4 years ago

Increasing frequency of non-smoking lung cancer: Presentation of patients with early disease to a tertiary institution in the UK

Never-smokers with lung cancer often present late as there are no established aetiological risk factors. The aim of the study is to define the frequency over time and characterise clinical features of never-smokers presenting sufficiently early to determine if it is possible to identify patients at risk. Methods We retrospectively analysed data from a prospectively collected database of patients who underwent surgery. The frequency was defined as number of never-smokers versus current and ex-smokers by year. Clinical features at presentation were collated as frequency. Results A total of 2170 patients underwent resection for lung cancer from March 2008 to November 2014. The annual frequency of developing lung cancer in never-smokers increased from 13% to 28%, attributable to an absolute increase in numbers and not simply a change in the ratio of never-smokers to current and ex-smokers. A total of 436 (20%) patients were never-smokers. The mean age was 60 (16 SD) years and 67% were female. Presenting features were non-specific consisting of cough in 34%, chest infections in 18% and haemoptysis in 11%. A total of 14% were detected on incidental chest film, 30% on computed tomography, 7% on positron-emission tomography/computed tomography and 1% on MRI. Conclusions We observed more than a double of the annual frequency of never-smokers in the last 7 years. Patients present with non-specific symptoms and majority were detected on incidental imaging, a modality that is likely to play an increasingly important role for early detection in this cohort that does not have any observable clinical risk factors.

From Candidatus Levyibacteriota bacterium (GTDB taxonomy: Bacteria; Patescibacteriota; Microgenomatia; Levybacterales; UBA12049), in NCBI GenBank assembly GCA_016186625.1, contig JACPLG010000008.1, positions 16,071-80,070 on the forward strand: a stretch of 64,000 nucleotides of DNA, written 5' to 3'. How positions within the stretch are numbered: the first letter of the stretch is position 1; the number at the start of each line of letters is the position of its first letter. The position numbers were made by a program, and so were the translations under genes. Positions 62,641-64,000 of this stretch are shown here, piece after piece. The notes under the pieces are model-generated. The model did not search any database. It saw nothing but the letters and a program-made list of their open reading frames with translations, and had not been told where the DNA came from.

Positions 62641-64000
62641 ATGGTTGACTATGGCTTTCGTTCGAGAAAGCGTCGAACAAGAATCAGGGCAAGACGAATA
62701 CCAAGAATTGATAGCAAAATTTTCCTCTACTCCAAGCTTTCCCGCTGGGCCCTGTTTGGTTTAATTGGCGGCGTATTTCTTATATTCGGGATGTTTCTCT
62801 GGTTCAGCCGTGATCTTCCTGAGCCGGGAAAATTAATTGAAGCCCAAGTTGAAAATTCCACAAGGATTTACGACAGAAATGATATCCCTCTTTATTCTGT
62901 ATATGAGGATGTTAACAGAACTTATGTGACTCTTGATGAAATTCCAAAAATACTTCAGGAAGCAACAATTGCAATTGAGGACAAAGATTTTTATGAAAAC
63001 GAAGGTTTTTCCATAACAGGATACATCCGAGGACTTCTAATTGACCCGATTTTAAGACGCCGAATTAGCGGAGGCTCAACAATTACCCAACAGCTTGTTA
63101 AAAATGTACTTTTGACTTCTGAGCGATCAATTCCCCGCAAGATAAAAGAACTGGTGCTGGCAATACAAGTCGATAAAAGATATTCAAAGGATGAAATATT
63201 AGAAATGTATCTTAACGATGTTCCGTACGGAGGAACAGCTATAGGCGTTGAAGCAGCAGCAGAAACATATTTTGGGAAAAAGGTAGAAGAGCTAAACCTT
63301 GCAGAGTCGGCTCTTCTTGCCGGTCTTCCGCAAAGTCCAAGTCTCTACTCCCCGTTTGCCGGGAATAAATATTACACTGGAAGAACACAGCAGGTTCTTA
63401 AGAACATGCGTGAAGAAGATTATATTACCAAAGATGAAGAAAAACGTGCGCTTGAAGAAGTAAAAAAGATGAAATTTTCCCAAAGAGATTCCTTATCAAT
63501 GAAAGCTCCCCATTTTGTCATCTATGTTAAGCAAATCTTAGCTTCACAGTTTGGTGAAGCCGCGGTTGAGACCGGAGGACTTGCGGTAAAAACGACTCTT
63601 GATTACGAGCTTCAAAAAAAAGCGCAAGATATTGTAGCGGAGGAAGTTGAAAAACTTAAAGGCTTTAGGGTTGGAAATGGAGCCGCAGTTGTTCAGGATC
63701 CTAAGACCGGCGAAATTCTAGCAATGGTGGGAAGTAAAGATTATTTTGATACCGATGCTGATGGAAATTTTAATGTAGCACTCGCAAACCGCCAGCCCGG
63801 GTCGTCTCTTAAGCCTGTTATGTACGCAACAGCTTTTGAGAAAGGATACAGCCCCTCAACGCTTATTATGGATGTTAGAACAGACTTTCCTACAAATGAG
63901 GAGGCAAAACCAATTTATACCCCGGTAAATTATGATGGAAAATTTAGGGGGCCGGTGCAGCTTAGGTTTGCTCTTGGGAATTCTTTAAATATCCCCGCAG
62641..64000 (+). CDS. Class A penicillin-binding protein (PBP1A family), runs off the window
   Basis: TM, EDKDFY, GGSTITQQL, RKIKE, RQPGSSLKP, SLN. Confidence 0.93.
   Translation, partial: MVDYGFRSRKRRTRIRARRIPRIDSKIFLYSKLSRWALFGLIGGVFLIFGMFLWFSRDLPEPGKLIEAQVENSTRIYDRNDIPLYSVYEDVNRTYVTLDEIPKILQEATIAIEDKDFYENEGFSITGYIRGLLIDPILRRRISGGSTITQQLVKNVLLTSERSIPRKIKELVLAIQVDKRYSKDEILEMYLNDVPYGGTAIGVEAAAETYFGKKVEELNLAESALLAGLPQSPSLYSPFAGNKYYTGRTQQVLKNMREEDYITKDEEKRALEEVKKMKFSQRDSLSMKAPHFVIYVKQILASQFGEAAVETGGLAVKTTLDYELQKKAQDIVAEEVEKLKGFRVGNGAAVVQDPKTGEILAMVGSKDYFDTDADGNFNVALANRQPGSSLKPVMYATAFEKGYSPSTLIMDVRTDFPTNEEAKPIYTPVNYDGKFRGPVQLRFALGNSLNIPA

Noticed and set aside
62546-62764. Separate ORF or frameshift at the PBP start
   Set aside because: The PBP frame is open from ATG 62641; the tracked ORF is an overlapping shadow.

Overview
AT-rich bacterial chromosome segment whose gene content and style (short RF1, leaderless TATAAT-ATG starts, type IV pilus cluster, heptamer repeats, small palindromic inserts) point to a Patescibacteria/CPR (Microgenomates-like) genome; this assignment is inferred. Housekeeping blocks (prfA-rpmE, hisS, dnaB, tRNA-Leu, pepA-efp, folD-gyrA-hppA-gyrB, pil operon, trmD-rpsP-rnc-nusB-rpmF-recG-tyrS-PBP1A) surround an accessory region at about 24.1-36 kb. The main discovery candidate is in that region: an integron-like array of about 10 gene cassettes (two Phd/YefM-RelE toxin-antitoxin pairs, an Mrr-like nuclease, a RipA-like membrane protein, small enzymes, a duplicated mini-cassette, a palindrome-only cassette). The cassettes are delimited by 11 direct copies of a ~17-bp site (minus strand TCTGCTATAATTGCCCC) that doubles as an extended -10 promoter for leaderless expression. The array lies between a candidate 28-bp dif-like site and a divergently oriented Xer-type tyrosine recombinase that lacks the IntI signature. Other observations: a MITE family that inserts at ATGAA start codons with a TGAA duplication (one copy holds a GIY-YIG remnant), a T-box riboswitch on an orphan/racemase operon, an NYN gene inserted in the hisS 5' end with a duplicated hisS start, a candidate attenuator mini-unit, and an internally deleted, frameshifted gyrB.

Publisher URL: www.sciencedirect.com/science

DOI: S0959804917310973

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